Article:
It was also announced that diplomats and other Russian officials, as well as Russian businesspeople, will no longer enjoy the benefit of visa facilitation provisions allowing for privileged access to the EU. The decision does not affect ordinary Russian citizens (Council Decision (EU) 2022/333).
This was followed by an announcement on February 27, 2022 that the EU was banning Russian news outlets Russia Today and Sputnik, shutting down EU airspace for all Russian-owned, registered or controlled aircraft, and introducing a new package of sanctions against the regime of Belarus leader Alexander Lukashenko and other Belarussians helping the Russian war effort in Ukraine.
The UK has historically operated its own sanctions regime which was distinct from, and often more far-reaching than, that of the EU. A revamped domestic sanctions regime was introduced in the UK under the Sanctions and Anti-Money Laundering Act 2018. The majority of prior UK and EU sanctions in place at the time of the UK’s exit from the EU were brought under this legislation. The new regime also provided the UK government with powers to introduce new sanctions and wide-ranging enforcement powers. Sanctions are binding on both individuals and legal entities within (or undertaking activities in) the UK, as well as UK persons (UK nationals and entities incorporated under the law of the UK) wherever they may be in the world (“UK Persons”).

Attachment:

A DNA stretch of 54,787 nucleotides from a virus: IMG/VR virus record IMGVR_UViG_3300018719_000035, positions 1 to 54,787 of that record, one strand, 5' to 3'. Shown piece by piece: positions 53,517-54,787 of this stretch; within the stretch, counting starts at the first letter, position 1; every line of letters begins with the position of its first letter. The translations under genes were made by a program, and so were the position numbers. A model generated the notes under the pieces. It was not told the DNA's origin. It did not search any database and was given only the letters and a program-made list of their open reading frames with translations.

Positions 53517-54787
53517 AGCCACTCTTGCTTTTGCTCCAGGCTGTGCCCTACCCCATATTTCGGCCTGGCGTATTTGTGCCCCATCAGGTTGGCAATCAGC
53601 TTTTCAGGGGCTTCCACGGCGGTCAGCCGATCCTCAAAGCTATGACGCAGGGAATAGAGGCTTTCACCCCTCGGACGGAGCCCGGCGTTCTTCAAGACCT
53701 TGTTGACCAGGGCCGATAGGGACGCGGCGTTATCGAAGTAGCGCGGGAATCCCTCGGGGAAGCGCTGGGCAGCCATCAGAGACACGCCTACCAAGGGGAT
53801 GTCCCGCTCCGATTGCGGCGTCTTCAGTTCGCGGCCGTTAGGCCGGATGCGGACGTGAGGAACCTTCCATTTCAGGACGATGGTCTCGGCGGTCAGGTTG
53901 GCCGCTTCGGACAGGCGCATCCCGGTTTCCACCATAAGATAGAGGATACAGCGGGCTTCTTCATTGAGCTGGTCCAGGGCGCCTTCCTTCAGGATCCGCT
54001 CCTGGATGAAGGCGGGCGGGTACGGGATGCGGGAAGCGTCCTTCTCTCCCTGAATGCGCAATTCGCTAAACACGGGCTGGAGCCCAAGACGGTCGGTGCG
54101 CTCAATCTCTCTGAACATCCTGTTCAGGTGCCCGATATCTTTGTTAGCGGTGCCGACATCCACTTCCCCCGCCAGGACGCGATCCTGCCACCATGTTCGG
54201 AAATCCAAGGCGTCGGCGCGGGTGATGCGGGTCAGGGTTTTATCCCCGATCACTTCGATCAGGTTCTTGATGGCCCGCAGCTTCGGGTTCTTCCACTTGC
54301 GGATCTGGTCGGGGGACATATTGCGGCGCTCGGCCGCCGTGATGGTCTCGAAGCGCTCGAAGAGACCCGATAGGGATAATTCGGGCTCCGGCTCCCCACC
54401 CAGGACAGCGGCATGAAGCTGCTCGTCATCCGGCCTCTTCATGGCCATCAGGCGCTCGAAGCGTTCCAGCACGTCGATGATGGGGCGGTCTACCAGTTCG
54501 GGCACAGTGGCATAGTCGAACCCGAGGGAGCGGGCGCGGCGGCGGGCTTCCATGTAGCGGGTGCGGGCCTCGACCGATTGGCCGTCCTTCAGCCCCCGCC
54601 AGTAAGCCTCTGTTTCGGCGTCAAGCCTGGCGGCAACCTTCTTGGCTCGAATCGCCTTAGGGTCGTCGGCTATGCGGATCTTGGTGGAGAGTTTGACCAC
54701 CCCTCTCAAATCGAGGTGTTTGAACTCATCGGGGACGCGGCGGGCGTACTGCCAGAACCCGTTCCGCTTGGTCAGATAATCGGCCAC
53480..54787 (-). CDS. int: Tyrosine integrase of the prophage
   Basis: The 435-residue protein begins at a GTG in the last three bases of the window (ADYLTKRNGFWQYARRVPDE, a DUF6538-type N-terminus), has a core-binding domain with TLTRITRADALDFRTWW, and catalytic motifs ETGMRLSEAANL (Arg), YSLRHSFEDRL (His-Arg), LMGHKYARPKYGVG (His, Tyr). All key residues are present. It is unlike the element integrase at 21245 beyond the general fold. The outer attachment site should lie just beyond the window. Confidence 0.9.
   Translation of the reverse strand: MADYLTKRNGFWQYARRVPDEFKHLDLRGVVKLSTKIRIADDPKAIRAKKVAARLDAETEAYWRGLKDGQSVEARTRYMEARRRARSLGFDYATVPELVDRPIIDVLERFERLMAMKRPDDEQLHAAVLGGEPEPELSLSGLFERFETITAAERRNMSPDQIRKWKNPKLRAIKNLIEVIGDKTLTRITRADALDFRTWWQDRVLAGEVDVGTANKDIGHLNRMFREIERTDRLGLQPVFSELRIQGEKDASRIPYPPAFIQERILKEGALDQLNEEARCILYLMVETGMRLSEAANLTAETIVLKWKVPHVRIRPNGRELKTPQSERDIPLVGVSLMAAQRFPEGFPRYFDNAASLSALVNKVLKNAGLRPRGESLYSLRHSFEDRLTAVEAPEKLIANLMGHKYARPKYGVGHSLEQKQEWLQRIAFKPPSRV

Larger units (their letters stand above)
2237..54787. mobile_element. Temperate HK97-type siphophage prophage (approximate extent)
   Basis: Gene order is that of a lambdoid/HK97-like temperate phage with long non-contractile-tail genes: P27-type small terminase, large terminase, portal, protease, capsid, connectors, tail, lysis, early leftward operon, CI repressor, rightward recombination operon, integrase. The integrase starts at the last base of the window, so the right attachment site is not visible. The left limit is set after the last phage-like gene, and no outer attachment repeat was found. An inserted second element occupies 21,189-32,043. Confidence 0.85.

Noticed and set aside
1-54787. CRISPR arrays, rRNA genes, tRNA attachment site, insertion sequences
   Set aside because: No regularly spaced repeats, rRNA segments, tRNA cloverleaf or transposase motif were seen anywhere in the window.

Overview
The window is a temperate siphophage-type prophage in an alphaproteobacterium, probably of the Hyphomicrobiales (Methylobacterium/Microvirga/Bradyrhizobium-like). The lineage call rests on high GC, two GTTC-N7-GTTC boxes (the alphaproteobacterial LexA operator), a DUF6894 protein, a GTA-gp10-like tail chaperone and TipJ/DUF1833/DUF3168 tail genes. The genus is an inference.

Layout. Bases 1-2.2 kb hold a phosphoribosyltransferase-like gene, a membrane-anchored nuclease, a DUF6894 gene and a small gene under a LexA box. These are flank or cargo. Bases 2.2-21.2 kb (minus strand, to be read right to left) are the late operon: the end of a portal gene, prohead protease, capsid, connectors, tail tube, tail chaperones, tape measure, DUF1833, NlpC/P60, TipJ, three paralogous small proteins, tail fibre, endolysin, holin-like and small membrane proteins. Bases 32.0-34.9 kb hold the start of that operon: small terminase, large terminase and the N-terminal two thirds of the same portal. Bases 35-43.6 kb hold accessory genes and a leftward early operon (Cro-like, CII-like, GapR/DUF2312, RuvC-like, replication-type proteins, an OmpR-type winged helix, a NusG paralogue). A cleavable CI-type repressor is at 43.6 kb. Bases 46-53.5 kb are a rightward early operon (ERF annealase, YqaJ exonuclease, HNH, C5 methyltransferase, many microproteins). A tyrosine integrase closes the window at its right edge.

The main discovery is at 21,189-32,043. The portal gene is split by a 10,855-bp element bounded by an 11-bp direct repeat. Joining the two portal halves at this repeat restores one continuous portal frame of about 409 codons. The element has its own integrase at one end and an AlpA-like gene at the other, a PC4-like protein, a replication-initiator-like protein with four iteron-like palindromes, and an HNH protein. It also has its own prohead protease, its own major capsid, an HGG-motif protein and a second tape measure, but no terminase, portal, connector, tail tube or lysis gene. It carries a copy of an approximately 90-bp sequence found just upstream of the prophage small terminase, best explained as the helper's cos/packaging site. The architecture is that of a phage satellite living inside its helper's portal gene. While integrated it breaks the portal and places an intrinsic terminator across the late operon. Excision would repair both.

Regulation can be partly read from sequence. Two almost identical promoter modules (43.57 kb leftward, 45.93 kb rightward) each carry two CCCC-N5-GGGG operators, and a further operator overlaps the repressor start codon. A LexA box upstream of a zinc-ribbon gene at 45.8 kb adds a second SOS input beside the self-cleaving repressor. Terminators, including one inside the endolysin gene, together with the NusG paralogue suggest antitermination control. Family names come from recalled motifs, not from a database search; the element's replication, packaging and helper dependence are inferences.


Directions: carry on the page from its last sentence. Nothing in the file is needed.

The UK’s sanctions regime has stood out from other regimes in respect of Russia, in light of at least two attacks by Russian agents on persons on UK soil over the last two decades and Russia’s annexation of Crimea. The UK therefore already had in place extensive sanctions against Russia including the listing of almost 200 individuals or entities linked to Russia prior to February 2022.